The commissioner of the US Food and Drug Administration, Dr. Stephen Hahn, is warning against self-medicating with any form of chloroquine phosphate unless prescribed by a doctor.
While the anti-malaria drug chloroquine has been touted by President Trump as a potential treatment for coronavirus, an Arizona man died this week after taking a form of the substance used in aquariums.
“The chloroquine phosphate used for treating aquarium fish is not the same as the FDA-approved chloroquine being studied as a possible treatment for #COVID19,” Hahn said in a series of tweets Wednesday. “We want to warn consumers that this product [is] sold to treat parasites in aquarium fish and may have adverse effects, including serious illness or death, when taken by people.”
Hahn said that there is currently “no FDA-approved treatment” for Covid-19, and he said that chloroquine should only be taken if prescribed by a health care provider and obtained from legitimate sources.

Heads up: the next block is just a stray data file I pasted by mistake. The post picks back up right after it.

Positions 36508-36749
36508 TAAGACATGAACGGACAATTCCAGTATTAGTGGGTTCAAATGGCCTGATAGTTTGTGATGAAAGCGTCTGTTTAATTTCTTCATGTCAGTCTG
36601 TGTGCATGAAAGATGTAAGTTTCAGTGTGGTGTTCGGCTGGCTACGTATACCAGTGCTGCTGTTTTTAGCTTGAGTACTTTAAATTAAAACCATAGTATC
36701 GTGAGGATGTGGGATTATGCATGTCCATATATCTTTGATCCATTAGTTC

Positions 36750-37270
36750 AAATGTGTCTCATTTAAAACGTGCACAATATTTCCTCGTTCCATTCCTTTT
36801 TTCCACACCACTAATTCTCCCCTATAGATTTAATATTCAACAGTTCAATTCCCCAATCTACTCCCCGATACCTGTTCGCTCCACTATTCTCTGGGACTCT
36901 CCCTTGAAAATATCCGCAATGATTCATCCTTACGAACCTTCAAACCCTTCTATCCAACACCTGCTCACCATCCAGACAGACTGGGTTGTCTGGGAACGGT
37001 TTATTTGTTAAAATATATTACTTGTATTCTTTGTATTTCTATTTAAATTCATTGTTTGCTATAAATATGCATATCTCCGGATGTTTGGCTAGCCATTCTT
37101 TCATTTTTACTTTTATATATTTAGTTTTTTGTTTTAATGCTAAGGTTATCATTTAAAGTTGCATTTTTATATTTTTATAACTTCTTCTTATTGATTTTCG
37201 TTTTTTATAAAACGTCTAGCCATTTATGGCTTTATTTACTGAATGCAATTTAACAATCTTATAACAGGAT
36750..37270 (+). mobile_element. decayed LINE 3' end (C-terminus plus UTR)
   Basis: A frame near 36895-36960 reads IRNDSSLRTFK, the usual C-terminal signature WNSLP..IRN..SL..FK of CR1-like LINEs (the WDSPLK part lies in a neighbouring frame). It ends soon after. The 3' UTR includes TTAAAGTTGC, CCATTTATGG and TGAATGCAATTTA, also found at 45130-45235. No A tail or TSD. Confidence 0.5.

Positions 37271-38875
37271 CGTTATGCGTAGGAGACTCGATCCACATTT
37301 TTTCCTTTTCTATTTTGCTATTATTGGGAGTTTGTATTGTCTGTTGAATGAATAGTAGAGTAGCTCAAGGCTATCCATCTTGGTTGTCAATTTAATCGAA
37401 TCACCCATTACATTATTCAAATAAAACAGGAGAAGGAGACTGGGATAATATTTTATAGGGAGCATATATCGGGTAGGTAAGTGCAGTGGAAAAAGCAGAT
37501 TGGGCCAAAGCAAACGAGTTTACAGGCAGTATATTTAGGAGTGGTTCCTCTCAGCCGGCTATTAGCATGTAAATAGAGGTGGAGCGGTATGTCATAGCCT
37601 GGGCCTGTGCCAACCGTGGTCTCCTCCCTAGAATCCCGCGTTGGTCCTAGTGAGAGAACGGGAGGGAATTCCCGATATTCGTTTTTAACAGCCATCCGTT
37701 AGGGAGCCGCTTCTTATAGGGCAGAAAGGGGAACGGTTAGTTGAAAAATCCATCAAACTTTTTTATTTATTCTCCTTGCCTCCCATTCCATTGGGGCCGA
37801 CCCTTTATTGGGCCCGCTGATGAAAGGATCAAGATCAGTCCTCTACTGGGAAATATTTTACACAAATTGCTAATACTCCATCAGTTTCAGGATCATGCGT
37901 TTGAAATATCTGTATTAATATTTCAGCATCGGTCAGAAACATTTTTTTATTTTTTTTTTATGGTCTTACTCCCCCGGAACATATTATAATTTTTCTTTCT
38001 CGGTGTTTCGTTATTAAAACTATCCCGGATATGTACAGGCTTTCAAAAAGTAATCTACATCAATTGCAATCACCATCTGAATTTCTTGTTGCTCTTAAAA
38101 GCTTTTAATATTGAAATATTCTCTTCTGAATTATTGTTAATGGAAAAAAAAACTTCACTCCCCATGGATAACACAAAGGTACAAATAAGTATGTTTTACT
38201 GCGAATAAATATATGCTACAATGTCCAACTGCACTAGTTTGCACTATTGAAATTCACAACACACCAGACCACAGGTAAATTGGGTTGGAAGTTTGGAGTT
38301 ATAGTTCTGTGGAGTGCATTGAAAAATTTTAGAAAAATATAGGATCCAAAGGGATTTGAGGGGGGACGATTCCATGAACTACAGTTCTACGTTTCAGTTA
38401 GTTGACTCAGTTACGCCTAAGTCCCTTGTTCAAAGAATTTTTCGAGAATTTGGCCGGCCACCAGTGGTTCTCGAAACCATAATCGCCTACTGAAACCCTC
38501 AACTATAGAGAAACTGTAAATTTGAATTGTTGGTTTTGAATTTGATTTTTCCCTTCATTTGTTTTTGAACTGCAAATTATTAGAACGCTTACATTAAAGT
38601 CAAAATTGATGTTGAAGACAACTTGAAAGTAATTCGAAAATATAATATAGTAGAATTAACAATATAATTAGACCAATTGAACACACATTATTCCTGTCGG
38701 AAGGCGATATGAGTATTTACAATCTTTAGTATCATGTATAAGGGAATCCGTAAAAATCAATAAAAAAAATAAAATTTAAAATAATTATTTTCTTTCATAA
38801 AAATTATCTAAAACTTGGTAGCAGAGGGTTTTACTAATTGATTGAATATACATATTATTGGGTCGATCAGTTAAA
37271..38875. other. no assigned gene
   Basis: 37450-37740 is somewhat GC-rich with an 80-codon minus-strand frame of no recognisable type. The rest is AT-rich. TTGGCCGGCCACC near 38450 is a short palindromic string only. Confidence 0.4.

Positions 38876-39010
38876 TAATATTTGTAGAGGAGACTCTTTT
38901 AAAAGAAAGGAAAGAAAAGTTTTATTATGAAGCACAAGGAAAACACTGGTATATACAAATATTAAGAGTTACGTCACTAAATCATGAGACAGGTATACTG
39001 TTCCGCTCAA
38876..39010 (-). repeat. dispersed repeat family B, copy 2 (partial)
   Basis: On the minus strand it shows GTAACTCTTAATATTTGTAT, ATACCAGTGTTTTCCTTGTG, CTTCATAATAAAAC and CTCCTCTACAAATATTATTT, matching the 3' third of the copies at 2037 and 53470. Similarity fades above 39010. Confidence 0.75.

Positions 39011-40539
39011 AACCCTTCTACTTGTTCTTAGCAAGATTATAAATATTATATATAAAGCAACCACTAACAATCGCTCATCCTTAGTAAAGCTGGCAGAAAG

“Some people and companies are trying to profit from the pandemic by selling unproven/illegally marketed products claiming to diagnose, cure, treat or prevent #COVID19,” Hahn said, adding that “these have NOT been evaluated by FDA for safety and effectiveness & might be dangerous to you and your family.”
There is limited evidence, partly from studies on human cells, that chloroquine – or its closely-related analogue, hydroxychloroquine – could have antiviral effects.
Doctors in China, France, the US and other countries have used the drug experimentally in Covid-19 patients, but there is not yet sufficient clinical evidence that it's effective in humans.